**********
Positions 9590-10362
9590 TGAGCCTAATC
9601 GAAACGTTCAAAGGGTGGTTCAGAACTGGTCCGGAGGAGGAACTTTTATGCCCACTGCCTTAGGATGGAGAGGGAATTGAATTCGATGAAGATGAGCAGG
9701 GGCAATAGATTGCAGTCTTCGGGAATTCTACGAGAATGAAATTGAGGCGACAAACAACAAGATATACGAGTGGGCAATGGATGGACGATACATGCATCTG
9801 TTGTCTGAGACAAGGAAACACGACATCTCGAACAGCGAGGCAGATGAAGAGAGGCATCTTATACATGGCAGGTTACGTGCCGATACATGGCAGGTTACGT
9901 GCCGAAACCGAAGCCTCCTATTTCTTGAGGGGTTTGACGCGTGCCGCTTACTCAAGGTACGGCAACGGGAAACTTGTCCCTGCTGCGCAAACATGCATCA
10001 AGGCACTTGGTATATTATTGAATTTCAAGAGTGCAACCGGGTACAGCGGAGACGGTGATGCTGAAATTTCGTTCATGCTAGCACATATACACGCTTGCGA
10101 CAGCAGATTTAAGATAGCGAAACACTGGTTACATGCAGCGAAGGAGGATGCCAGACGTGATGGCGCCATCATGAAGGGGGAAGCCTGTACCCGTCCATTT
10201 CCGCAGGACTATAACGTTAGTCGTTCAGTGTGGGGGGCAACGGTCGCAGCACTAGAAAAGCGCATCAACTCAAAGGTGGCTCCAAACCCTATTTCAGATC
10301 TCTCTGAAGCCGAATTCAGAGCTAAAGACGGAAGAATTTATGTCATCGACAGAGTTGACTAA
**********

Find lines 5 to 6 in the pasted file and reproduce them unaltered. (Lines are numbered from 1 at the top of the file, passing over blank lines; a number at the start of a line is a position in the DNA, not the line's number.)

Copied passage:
9801 TTGTCTGAGACAAGGAAACACGACATCTCGAACAGCGAGGCAGATGAAGAGAGGCATCTTATACATGGCAGGTTACGTGCCGATACATGGCAGGTTACGT
9901 GCCGAAACCGAAGCCTCCTATTTCTTGAGGGGTTTGACGCGTGCCGCTTACTCAAGGTACGGCAACGGGAAACTTGTCCCTGCTGCGCAAACATGCATCA